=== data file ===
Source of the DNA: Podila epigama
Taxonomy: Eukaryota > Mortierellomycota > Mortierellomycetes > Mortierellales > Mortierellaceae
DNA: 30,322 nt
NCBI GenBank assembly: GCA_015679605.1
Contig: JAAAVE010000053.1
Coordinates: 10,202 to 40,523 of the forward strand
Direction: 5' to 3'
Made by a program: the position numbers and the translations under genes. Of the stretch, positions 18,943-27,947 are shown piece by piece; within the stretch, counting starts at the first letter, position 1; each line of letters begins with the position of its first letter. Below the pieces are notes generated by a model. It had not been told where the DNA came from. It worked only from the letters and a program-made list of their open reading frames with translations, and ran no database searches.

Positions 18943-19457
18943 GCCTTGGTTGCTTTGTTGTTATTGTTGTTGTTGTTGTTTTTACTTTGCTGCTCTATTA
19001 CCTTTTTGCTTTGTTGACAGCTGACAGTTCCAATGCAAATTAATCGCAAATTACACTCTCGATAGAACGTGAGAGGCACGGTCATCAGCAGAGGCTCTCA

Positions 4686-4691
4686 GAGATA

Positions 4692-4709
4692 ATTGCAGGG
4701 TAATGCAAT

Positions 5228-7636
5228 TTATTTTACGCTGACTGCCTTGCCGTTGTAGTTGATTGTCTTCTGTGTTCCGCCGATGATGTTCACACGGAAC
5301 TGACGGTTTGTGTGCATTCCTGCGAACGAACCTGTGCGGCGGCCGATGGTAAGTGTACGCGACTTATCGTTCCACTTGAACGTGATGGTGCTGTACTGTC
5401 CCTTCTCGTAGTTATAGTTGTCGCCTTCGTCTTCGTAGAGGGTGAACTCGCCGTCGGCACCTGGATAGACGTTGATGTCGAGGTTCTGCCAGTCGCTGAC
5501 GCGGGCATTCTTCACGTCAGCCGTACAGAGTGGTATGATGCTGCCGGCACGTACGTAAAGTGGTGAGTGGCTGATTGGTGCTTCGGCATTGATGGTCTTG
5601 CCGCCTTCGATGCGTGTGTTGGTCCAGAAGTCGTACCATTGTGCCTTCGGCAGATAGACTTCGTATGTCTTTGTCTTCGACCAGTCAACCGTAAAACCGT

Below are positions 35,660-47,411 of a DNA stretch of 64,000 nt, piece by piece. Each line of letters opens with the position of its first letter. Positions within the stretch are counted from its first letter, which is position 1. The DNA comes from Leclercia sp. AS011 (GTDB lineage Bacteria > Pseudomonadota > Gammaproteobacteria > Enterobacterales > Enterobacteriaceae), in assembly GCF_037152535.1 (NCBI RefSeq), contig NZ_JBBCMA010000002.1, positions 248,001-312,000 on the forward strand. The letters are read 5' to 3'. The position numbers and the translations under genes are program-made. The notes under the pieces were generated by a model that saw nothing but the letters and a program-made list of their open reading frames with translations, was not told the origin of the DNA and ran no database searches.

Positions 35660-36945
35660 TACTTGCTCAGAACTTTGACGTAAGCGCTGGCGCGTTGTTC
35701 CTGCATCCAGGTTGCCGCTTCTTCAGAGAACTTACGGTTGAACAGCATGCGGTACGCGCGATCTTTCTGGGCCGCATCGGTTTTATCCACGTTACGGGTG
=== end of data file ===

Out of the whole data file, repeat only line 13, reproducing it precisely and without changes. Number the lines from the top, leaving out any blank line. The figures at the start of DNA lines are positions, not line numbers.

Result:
4686 GAGATA